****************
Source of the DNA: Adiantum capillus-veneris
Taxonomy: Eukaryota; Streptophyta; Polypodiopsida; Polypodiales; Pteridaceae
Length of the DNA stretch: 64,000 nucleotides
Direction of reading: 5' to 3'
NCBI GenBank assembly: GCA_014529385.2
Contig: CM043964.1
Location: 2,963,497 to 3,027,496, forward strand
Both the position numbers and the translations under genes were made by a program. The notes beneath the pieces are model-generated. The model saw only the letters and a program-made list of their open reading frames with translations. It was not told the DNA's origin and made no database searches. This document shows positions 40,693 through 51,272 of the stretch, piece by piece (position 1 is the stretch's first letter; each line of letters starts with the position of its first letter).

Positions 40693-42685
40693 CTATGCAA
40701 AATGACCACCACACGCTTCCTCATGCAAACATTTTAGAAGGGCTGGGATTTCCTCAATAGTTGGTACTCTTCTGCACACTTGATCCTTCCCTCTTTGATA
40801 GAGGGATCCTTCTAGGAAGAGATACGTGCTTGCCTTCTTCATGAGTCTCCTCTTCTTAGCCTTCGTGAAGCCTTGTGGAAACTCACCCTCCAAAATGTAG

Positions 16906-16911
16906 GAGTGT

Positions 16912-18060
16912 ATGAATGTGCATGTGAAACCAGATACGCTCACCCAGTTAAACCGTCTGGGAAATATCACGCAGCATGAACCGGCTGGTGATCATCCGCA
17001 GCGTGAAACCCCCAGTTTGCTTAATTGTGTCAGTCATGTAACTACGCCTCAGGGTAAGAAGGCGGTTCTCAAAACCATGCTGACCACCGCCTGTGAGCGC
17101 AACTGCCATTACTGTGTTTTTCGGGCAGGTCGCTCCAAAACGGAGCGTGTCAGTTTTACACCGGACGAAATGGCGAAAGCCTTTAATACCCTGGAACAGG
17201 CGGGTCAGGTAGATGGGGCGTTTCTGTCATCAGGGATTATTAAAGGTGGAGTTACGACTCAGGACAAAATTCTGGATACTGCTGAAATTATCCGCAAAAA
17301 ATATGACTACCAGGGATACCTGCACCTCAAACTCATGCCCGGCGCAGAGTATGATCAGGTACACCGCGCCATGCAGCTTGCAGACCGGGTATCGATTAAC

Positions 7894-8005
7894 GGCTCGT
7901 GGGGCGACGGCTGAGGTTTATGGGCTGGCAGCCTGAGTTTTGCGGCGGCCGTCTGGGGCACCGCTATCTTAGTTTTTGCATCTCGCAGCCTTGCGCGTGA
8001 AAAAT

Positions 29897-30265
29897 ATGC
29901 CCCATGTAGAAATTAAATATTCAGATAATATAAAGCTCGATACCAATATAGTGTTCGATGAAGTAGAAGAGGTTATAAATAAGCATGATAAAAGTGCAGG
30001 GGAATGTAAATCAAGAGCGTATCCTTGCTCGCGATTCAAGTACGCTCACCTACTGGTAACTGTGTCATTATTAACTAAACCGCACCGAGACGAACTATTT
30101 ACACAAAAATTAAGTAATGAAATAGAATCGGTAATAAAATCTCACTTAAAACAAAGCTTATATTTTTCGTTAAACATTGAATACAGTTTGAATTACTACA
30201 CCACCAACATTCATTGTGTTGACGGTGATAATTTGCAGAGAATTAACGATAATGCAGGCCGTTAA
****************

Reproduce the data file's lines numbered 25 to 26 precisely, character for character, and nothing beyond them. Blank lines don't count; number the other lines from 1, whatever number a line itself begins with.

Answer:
Positions 29897-30265
29897 ATGC